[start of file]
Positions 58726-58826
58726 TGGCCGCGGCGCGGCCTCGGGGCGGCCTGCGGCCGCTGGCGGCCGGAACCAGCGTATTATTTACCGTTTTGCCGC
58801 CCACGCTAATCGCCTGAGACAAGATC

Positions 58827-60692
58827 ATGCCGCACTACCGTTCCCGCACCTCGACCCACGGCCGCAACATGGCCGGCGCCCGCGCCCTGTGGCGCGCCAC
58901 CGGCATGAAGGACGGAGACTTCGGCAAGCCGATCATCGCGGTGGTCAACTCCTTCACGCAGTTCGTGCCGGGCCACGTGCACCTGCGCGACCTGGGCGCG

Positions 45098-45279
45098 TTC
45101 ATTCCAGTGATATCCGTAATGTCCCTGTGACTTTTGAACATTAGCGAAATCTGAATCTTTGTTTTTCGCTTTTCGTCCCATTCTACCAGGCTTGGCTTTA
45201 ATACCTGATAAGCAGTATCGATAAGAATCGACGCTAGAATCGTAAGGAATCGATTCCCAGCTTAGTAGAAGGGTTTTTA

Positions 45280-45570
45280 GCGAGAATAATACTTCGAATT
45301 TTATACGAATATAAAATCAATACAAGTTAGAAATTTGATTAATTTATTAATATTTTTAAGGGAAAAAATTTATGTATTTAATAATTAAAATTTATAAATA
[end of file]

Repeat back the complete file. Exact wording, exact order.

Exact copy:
Positions 58726-58826
58726 TGGCCGCGGCGCGGCCTCGGGGCGGCCTGCGGCCGCTGGCGGCCGGAACCAGCGTATTATTTACCGTTTTGCCGC
58801 CCACGCTAATCGCCTGAGACAAGATC

Positions 58827-60692
58827 ATGCCGCACTACCGTTCCCGCACCTCGACCCACGGCCGCAACATGGCCGGCGCCCGCGCCCTGTGGCGCGCCAC
58901 CGGCATGAAGGACGGAGACTTCGGCAAGCCGATCATCGCGGTGGTCAACTCCTTCACGCAGTTCGTGCCGGGCCACGTGCACCTGCGCGACCTGGGCGCG

Positions 45098-45279
45098 TTC
45101 ATTCCAGTGATATCCGTAATGTCCCTGTGACTTTTGAACATTAGCGAAATCTGAATCTTTGTTTTTCGCTTTTCGTCCCATTCTACCAGGCTTGGCTTTA
45201 ATACCTGATAAGCAGTATCGATAAGAATCGACGCTAGAATCGTAAGGAATCGATTCCCAGCTTAGTAGAAGGGTTTTTA

Positions 45280-45570
45280 GCGAGAATAATACTTCGAATT
45301 TTATACGAATATAAAATCAATACAAGTTAGAAATTTGATTAATTTATTAATATTTTTAAGGGAAAAAATTTATGTATTTAATAATTAAAATTTATAAATA